Hillary Clinton’s epic gaffe — if that’s what it was — in which she praised Ronald and Nancy Reagan for their efforts related to AIDS in the 1980s inspired an immediate and deserved backlash over the weekend.
“It may be hard for your viewers to remember how difficult it was for people to talk about HIV/AIDS back in the 1980s,” Clinton told MSNBC’s Andrea Mitchell. “And because of both President and Mrs. Reagan – in particular, Mrs. Reagan – we started a national conversation, when before nobody would talk about it. Nobody wanted anything to do with it.”
AIDS activists, including Larry Kramer and Peter Staley among many others, leapt in to remind Clinton that it was Reagan’s cruel indifference and criminal neglect that drove the mounting death toll in the ‘80s. Reagan did not deliver a speech on AIDS until 1987. By then, 40,000 people had already died, most of them society’s castoffs (gays, drug users, Haitians), that the Reagans didn’t give a shit about.
All the privileged gays walking the aisle at over-the-top weddings today stand on the shoulders of a generation of gay men who died at the hands of an uncaring government. Our history is not taught in schools. Those of us who survived those dark hours must ensure that younger generations understand what happened, lest we be doomed to repeat it. We cannot let politicians rewrite that history.
This is not some arcane ancient tale — it’s 30 years ago. Clinton was there at the height of the epidemic, landing in the White House in the early ‘90s, before protease inhibitors began decreasing the death toll. Later, as a U.S. senator, Clinton voted for the creation of PEPFAR. As secretary of state, she spearheaded efforts toward an “AIDS-free generation.” She spoke at the 2012 International AIDS Conference. The Clinton Foundation works to combat HIV/AIDS in low-income nations via the Clinton Health Access Initiative, founded in 2002.
Given her laudable involvement in the fight against HIV/AIDS, it’s inconceivable that she didn’t know about the sorry Reagan record or the LGBT community’s widespread and justified hatred of President Reagan.
So what explains her reprehensible comments? Her gay supporters worked overtime on social media this weekend minimizing the incident, dismissing the whole thing as Clinton’s “exhaustion” or suggesting she merely “misspoke.” They say she deserves a pass, because, well, the Republicans are so much worse.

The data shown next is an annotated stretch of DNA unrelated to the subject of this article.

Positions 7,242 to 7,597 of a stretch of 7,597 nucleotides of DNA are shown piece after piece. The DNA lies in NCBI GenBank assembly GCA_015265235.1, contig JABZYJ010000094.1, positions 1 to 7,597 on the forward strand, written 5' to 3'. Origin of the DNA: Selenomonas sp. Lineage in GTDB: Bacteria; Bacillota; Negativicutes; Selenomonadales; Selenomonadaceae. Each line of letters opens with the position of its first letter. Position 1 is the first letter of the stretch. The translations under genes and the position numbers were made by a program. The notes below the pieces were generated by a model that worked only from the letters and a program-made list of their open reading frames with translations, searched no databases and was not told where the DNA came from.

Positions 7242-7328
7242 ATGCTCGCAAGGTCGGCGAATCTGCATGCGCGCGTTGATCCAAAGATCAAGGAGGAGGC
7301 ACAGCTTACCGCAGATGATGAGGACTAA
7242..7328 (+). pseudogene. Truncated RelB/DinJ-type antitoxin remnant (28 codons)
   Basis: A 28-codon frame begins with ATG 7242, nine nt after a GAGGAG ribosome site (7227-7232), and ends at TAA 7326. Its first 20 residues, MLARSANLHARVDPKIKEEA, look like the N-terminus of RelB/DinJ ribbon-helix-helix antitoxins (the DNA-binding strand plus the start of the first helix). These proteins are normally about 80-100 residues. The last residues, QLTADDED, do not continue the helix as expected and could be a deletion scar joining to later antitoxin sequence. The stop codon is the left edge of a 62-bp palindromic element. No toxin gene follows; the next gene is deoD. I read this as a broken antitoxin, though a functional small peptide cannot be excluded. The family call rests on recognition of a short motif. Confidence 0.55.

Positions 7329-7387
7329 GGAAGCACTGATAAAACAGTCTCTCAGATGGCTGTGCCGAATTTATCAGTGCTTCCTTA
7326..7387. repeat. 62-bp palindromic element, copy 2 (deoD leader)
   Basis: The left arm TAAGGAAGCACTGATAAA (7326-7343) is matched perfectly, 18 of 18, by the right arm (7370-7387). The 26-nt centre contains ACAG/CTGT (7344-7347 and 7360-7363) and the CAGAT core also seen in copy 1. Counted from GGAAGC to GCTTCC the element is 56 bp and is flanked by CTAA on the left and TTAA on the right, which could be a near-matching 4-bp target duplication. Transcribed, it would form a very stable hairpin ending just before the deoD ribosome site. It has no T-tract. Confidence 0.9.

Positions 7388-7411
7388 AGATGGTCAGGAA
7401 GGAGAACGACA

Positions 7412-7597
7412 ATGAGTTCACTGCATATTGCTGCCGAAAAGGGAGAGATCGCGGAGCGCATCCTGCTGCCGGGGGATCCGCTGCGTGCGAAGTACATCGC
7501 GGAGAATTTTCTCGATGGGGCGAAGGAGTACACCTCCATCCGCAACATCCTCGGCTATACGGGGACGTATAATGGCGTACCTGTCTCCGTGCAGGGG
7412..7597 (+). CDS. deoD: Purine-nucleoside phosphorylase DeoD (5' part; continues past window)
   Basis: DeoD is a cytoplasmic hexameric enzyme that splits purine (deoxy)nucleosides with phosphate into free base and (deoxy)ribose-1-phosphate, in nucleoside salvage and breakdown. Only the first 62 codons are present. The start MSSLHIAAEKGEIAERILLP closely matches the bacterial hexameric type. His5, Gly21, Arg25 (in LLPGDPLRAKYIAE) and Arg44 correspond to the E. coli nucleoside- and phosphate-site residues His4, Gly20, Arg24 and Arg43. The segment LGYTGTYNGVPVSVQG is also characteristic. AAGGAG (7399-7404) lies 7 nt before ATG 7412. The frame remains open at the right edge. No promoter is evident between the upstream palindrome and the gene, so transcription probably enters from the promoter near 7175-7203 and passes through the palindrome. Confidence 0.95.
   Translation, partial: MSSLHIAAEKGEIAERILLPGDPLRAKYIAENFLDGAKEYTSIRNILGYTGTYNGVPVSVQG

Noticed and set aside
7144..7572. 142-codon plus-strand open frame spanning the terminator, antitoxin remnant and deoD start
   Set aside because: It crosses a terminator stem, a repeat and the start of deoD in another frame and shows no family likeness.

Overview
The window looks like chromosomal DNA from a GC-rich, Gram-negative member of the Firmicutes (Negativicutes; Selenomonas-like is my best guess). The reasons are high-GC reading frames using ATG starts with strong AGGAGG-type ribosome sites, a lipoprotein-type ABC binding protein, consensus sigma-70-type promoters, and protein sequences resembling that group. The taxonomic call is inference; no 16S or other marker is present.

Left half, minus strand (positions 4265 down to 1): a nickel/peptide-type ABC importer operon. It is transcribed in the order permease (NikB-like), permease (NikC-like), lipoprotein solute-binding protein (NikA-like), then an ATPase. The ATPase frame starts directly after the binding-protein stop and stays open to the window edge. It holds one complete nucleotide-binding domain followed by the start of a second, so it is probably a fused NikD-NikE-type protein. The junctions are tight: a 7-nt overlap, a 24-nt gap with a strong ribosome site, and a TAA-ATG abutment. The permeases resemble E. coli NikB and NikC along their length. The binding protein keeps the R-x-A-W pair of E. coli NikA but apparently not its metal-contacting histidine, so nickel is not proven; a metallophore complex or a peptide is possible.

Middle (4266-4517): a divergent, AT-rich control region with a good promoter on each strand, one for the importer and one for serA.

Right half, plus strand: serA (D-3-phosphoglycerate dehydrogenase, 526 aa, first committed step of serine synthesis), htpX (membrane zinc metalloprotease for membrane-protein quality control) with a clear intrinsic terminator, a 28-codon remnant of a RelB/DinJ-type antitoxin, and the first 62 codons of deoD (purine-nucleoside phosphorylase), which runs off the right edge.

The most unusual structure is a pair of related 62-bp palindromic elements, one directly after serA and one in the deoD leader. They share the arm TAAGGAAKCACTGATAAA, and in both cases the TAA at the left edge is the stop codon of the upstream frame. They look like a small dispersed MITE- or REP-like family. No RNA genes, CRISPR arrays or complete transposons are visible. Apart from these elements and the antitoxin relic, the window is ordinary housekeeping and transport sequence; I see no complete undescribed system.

Did she misspeak? Or were her comments a calculated pivot toward an expected general election contest against Donald Trump? Praising the Reagans is a good way to curry favor with conservative voters repulsed by Trump’s racism and xenophobia.
We don’t know because she didn’t address it in her lengthy statement on the matter released only after a glib Twitter apology made matters far worse. The Blade has requested an interview with Clinton to clarify what happened but, so far, the campaign hasn’t responded.
Some good has emerged in the wake of the controversy. Clinton, for the first time, called on states to reform HIV criminalization laws, a welcome and long overdue policy statement. She also advocated for expanding access to PrEP and called on Republican governors to extend Medicaid to those with HIV/AIDS.
These are important steps and she deserves credit for backing up her apology with concrete policy initiatives.
But the incident underscores an ongoing problem Clinton has with rewriting history, particularly as it relates to the LGBT community. No one disputes that she’s an ally today. And we all know she was woefully late to the marriage party. We can and should forgive that and move on from marriage.
But AIDS is different. It’s the third rail. We can’t allow distortions or outright lies in the retelling of that story.
Kevin Naff is editor of the Washington Blade. Reach him at firstname.lastname@example.org.